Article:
Thursday, February 2, 2012

My Quest

     Anyone out there who is a real coff-a-holic will understand why my quest has been so all consuming. I’m now, as we speak, drinking a cup of perfect cappuccino. How long did it take me to figure out how to make my cappuccino and how much did it cost? If I stop to figure it out, I may choke.
My husband and I often develop obsessions--thank heavens our obsessions usually coincide. We once traveled cross country in an RV and were consumed by our search for a van to use as a tow vehicle. No Disney World for us, sorry kids, we went from dealer to dealer on our quest for the perfect van. We’ve been obsessed over the years (there have been 48 of them) with motor homes, trailers, motor scooters, boats, mango trees, llamas, fish for our pond, you get the picture

All those searches ended up in a purchase of one kind or another except the llama. We’re lucky we nixed the llama because we moved to Miami where it’s really too hot to easily house llamas as pets—they’re very nice animals but really too big to live in our air conditioned house.
Along with all our ephemeral quests, one has been a constant, the search for the perfect coffee machine. The search took us all over Montreal, New York City, San Francisco, and even South Florida. He likes cappuccino and I drink plain American coffee, no flavors. 

     My husband hates flavored coffee so much that one morning, when I had run out of plain coffee and tried to sneak in some of the chocolate kind, he lost it. When he stormed out of the house and angrily backed his car out, he hit one of the children’s cars. We still laugh at his reaction: “That car’s a God-damned magnet.” 
I’ve been through the usual coffee makers: electric drip, old percolator, Chemex (the one that looks like a glass beaker with an inverted funnel on top and has wooden handles tied together with leather), stove top espresso machines, a really expensive shiny brass non-automatic cappuccino machine along with an equally expensive Italian grinder (both of which have since broken beyond repair).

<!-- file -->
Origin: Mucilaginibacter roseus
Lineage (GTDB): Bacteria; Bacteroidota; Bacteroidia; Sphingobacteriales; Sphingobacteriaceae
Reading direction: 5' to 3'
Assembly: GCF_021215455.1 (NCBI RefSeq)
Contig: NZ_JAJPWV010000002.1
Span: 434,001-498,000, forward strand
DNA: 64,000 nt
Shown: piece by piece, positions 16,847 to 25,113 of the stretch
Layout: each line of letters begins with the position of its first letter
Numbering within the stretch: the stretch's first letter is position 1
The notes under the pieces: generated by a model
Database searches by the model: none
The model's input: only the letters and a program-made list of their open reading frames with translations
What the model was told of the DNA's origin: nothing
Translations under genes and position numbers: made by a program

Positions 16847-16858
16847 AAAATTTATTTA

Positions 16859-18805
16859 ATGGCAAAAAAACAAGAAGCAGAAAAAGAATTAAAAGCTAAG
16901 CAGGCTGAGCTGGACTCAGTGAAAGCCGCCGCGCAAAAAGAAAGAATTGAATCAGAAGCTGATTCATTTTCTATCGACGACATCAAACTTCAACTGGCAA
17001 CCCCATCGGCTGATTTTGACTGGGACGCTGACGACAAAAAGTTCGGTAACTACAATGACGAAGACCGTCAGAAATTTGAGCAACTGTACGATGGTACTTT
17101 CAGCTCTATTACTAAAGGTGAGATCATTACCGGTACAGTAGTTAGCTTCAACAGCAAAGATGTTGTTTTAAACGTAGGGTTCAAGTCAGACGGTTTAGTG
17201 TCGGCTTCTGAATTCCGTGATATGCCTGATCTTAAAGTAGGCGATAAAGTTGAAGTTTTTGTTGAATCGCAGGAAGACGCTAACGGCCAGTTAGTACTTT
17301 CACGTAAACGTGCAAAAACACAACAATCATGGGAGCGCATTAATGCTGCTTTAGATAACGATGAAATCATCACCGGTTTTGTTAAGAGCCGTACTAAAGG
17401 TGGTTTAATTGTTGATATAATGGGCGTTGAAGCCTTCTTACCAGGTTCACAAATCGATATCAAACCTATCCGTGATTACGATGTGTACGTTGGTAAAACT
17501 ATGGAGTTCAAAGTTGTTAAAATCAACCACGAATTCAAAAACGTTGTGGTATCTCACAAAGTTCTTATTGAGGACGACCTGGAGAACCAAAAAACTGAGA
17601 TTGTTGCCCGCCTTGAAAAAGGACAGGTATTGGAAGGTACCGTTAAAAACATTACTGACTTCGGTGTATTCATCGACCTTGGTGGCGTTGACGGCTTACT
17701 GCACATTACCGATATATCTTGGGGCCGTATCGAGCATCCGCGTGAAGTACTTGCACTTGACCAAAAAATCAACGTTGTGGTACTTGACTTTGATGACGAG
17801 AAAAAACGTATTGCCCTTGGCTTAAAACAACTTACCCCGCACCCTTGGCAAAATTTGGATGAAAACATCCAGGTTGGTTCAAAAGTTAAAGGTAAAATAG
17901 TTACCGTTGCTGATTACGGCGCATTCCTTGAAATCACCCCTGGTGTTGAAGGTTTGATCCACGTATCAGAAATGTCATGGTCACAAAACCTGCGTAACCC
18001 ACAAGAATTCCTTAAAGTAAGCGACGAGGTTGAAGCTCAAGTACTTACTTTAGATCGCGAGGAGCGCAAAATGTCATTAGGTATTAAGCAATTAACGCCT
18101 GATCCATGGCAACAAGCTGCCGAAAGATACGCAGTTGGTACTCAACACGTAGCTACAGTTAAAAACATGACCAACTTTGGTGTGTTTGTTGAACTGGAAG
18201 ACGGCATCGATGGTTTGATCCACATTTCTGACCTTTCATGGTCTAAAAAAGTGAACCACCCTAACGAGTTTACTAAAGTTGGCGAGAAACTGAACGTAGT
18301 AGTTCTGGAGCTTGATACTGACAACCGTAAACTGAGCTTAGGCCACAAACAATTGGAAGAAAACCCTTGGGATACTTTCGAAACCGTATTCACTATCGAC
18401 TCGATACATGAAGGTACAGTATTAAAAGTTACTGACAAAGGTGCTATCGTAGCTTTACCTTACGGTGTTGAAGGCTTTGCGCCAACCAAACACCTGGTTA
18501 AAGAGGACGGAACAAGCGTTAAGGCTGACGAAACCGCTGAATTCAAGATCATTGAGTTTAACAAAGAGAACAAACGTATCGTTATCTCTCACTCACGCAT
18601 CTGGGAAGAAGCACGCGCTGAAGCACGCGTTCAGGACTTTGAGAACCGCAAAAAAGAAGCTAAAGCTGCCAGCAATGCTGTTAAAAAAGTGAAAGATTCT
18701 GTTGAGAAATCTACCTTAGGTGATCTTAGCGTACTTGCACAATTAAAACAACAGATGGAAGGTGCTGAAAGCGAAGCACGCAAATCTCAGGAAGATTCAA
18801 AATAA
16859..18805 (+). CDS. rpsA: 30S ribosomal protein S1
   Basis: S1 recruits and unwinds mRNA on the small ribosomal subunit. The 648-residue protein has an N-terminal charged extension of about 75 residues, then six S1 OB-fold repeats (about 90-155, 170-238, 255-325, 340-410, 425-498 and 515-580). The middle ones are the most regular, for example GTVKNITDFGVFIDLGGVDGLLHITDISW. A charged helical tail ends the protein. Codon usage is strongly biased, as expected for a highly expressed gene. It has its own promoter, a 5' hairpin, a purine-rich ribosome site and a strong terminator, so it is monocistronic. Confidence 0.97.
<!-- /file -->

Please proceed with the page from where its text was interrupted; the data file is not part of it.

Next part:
Recently we spent $250 to fix our $1000 automatic machine, the behemoth in the picture. When it stopped working again, we gave up. It seems, I have since discovered, that anything that grinds coffee will get gunked up and the grinder built into the machine wasn’t up to the task.

Recently, I did a real non-scientific taste test to compare the coffee from all my current and working models: a miniature travel electric drip, the electric espresso maker, a small, inexpensive cappuccino machine and, lo and behold, my old reliable French press.
And the winner was………the French press. So I proceeded to buy more French presses in all sizes and colors. The last one I bought is my all-time favorite, a bright red $20 French press/coffee cup combo. Amazing little gadget, I just make the coffee and drink it from the same cup.

So much for my plain non-flavored American coffee.

Cappuccino is another story. The little electric espresso maker works fine as long as it’s slated to be combined with milk--no crema--but my husband doesn’t really know the difference. Crema is important when you drink your inky espresso black, as I do, but I can get my real espresso at any Cuban restaurant. I live in Miami, so there are plenty of those.

The steamed/frothed milk is another story. I’ve recently gone through no fewer than six battery operated milk frothers. Most of them broke. Yesterday I bought what I thought would be the ultimate, a hand held electric whisk, really heavy and powerful. I had to froth the milk in the sink because the machine created a tsunami that splashed hot milk all over the place.
My quest ended in my own kitchen cabinet. Years ago, before all the cappuccino makers occupied valuable real estate in my kitchen, my daughter presented me with a hand operated, metal thing that she said was supposed to froth milk. Desperate, I tried it.

It resembles a French press, but has only one disk with a fine screen and doesn’t have a spout. I measured out my normal amount of milk (the only milk that really works is fat free), heated it in the microwave, and pumped the wand up and down. 
The simple, hand operated thing was amazing. It tripled the volume of the milk with only a few swishes of the wand. I guess sometimes simple is really better, at least when it comes to coffee.

No comments:

Post a Comment